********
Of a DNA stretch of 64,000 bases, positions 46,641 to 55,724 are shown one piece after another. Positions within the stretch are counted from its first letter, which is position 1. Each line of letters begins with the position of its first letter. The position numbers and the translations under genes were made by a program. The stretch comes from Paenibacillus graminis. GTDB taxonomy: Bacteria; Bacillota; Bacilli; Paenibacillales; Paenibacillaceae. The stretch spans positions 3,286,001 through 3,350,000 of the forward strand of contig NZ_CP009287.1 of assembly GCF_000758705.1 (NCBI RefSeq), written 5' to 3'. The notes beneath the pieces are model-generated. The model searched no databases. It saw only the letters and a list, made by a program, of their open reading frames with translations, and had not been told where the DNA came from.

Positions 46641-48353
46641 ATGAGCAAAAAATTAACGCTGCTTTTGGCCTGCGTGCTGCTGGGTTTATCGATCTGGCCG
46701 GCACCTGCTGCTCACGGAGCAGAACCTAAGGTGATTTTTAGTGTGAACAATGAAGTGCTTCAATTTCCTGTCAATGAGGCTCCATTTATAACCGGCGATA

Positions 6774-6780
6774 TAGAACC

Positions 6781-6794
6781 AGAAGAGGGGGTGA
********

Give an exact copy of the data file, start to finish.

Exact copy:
Of a DNA stretch of 64,000 bases, positions 46,641 to 55,724 are shown one piece after another. Positions within the stretch are counted from its first letter, which is position 1. Each line of letters begins with the position of its first letter. The position numbers and the translations under genes were made by a program. The stretch comes from Paenibacillus graminis. GTDB taxonomy: Bacteria; Bacillota; Bacilli; Paenibacillales; Paenibacillaceae. The stretch spans positions 3,286,001 through 3,350,000 of the forward strand of contig NZ_CP009287.1 of assembly GCF_000758705.1 (NCBI RefSeq), written 5' to 3'. The notes beneath the pieces are model-generated. The model searched no databases. It saw only the letters and a list, made by a program, of their open reading frames with translations, and had not been told where the DNA came from.

Positions 46641-48353
46641 ATGAGCAAAAAATTAACGCTGCTTTTGGCCTGCGTGCTGCTGGGTTTATCGATCTGGCCG
46701 GCACCTGCTGCTCACGGAGCAGAACCTAAGGTGATTTTTAGTGTGAACAATGAAGTGCTTCAATTTCCTGTCAATGAGGCTCCATTTATAACCGGCGATA

Positions 6774-6780
6774 TAGAACC

Positions 6781-6794
6781 AGAAGAGGGGGTGA